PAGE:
It’s not just LG that wants to tell the world what it’s doing, as Samsung spills the beans on some experimental and innovative projects.
Ever wished your eyesight was better and that reading glasses could do more? What about if sound could be closer to you without having to wear headphones because you found them uncomfortable?
Those are just two of the problems an experimental arm of Samsung has been looking to solve, as its Head of Creativity and Innovation Centre this week talks about the Creative Lab program and what it aims to show off at the upcoming CES conference in Las Vegas.
Also known as C-Lab, the idea is to make new gadgets that can help people and go outside the typical norms you might associate with the name “Samsung”. Not another TV, fridge, or phone, these are essentially a stab at innovation, as Samsung looks to break ground on other areas, some even medical.
Those innovative projects will this year include answers to those questions asked earlier, such as the Relumino, a pair of smart visual aid glasses that will essentially use the combination of a camera and a pair of glasses to enhance what’s seen and send the processed images to a display found inside Samsung’s pair of reading glasses.
Think of these not as “smart glasses” in the way Google popularised the term, but rather “smart reading glasses” that essentially borrow the technology from virtual reality headsets and the idea of mixed reality, using a camera to grab what is being looked at before being processed by the headset to enhance the world.
Or there’s Samsung’s S-Ray, also known as the “Sound-Ray”, an answer for people who don’t like headphones or find them uncomfortable, with a directional speaker that can be worn around the neck and creates a personal bubble of sound firing up to you and only you.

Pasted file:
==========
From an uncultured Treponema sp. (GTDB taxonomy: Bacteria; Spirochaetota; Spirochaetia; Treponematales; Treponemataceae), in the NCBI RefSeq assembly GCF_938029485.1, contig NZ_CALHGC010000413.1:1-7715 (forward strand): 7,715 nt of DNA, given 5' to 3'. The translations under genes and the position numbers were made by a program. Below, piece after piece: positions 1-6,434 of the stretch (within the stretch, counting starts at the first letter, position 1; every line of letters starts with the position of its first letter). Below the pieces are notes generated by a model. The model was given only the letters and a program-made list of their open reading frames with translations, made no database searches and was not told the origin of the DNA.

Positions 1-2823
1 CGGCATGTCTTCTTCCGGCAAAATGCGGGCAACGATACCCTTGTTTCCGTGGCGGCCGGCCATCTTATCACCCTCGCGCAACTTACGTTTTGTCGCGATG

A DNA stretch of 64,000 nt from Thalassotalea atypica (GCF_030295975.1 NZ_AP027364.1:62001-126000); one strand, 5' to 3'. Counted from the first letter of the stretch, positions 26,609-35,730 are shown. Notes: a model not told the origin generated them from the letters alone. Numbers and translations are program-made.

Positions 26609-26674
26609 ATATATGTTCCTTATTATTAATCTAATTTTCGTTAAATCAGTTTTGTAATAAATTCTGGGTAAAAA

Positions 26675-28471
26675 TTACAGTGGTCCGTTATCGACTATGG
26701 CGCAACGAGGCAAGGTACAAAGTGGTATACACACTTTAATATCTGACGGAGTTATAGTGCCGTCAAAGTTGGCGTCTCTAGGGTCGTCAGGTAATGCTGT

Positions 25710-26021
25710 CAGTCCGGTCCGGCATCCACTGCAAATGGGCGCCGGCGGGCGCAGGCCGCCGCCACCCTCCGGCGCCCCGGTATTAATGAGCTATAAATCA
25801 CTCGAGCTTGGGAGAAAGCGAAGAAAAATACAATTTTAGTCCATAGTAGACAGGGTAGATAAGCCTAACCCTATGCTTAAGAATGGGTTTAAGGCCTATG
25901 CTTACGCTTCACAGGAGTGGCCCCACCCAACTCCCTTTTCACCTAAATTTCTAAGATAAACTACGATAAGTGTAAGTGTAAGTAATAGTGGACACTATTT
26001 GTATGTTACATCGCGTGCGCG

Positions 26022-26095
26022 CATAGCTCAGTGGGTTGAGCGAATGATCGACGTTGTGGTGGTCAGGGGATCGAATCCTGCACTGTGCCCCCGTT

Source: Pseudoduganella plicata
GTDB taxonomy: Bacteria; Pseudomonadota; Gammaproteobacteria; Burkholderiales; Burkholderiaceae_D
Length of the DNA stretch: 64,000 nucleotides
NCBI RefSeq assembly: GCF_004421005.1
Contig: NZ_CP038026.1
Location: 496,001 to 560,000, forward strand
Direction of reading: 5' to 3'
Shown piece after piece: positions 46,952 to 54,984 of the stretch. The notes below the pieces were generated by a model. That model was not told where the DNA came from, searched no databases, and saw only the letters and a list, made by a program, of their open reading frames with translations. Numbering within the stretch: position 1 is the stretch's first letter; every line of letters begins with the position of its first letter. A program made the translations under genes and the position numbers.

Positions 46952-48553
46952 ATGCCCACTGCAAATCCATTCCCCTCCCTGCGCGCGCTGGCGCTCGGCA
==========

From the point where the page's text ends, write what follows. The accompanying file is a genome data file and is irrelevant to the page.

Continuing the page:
One other concept will also be shown by Samsung’s creative division, and it’s a little more out of kilter from the sound and VR/MR ideas it has been presenting: health.
Samsung has tried numerous health ideas in the past, but its “GoBreath” concept is a little different, providing a solution for patients who have experience lung damage. Essentially, GoBreath is a smart device that teaches patients how to breath properly again, gradually taking in more air for greater lung regeneration, connecting to the cloud and informing doctors about what you may well be doing.
“Since launching five years ago, our C-Lab program has gained exciting momentum across Samsung, helping foster an innovation culture, and providing avenue for our creative, talented employees to pursue innovative new projects,” said Samsung’s Jaiil Lee, who heads the Creativity and Innovation Centre for the company.
“We will continuously introduce innovative projects through our C-Lab program.”
As for when you’ll see any of these hit store shelves or get close to release, we’re not even sure that will happen. Creative and experimental projects like this don’t always get approved for release, and often allow companies to flex a bit of muscle and innovate in different areas they may not normally focus on, but at least we’ll be able to have a play for ourselves when the devices are shown at CES next week.